Doctor, I think I’ve had a breakthrough.
I’ve actually taken two summer vacations of nearly a week long.
I’ve always been busy in the summer, working overseas at major events or schlepping off to the inane din of ball parks. My wife used to say, why don’t you be smart like Dave Anderson and take a whole month off and relax? (For that matter, editors and readers always asked why I couldn’t be more like Dave Anderson.)
Anyway, I thought I’d try it.
The first vacation to Cape Cod was a little scary because I kept getting reports of marauding sharks and infectious sea lions and wandering bears and skittish foxes.
The second vacation began in western Massachusetts, where I did things like swim in a lake and watch ducks and kayakers glide past, and hang out with friends in a delightful home.
Sometimes we watched the clouds and the sky and the hills. Sometimes we talked about the Yankees or politics or thwarted hoop dreams.
Then my wife and I drove to central New York to visit my kid brother and his wife who are on the faculty at Colgate and live out in the country in an 1842 stone house. While the women went to an all-day antique fair in town, my brother and I picked vegetables in his garden and watched the farmer’s cows on the other side of the fence.
But the highlight of upstate was having time for two trips to Cooperstown, for the Glimmerglass Festival – a total revelation. I had always thought of it as an outdoor summery diversion, but in fact it is an indoor auditorium used only a few months a year with a very high level of performance and staging.
We sat in the third row for an old French opera, Armide, with a strong cast including a charming ballet corps, and on Monday we came back for Lost in the Stars, the pre-Mandela South African story of a tragedy striking black and white families.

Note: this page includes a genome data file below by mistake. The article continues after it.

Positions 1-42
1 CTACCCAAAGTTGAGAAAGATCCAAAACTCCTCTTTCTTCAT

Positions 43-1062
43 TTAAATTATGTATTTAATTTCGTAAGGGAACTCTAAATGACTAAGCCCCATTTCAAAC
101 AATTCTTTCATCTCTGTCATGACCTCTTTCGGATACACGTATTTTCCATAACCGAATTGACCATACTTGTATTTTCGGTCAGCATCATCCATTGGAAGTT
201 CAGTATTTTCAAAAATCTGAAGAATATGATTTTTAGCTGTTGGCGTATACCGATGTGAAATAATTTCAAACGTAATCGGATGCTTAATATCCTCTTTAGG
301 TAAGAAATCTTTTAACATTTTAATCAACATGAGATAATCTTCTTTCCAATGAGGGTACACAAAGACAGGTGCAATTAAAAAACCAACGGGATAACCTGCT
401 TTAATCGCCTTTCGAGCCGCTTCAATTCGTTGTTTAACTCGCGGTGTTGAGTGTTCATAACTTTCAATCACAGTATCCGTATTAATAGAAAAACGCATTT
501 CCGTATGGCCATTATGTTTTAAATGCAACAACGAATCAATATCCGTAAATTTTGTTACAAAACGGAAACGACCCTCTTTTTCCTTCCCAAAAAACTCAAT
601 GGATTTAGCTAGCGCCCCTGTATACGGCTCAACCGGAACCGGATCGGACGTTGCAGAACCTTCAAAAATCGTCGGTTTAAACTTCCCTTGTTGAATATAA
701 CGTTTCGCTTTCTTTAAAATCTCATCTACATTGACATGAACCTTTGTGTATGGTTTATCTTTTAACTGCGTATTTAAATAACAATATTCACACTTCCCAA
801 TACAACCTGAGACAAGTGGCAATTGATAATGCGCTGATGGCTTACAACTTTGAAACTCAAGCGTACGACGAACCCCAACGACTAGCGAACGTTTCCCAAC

From the third row, we were especially captivated by the bass, Eric Owens, and the tenor, Sean Panikker, two Pennsylvanians on their way up. After the performance, the principals came out in street clothes and answered questions from the audience.
Afterward, the four of us went out for home-made ice cream and zucchini bread on Route 20, and talked about making this excursion to Glimmerglass an annual event.
Then my wife and I drove back toward the city under a gathering storm, seeing more sky than we ever can around New York.
I know I am not saying anything profound here, Doctor, but I think I have proven the point that I can take a week away from cities, from work, and not go nuts.
Of course, now I am back in high gear – drawn back by the Lance Armstrong saga, getting ready for a few cameo gigs at the Open tennis in the next two weeks. Deadlines. Assignments. Anxiety. The dreaded R-word is taking its own well-deserved vacation. Still, this is progress, isn’t it, Doctor?
Welcome to World Cup 2022, the most absurd thing that the routinely absurd world of sports has ever produced.
Those extreme descriptions were what virtually the entire world, save for those who had walked off with bags of cash from Qatar, called the awarding of soccer’s greatest event to the incredibly tiny, incredibly wealthy country back in 2010.
Twelve years ago, many were convinced this event couldn’t possibly happen: staging the world’s biggest sporting event in a country the size of Connecticut, one with zero soccer culture and even less soccer infrastructure? The tournament couldn’t possibly take place in 120-degree heat, and FIFA, the governing body of soccer, most certainly wouldn’t upend football leagues around the world to change the traditional summer schedule, could it?
And, for God’s sake, what about the beer?
Those were just the logistical concerns. The moral concerns are far more distressing. FIFA, so busy paying lip service to equality, couldn’t possibly expect the world to embrace a country where you could go to prison for being gay, where women’s rights are severely curtailed and female victims of sexual assault could go to prison, charged with engaging in extramarital sex. And all those questions came before the global realization that the World Cup was being built on the backs of migrant labor: modern-day slaves held in Qatar with virtually no rights, low wages and no ability to leave. Migrants make up 90% of Qatar’s stated population of 3 million. The country’s native-born equal about 300,000, or roughly the size of Anaheim.
---Ann Killion, columnist for The San Francisco Chronicle.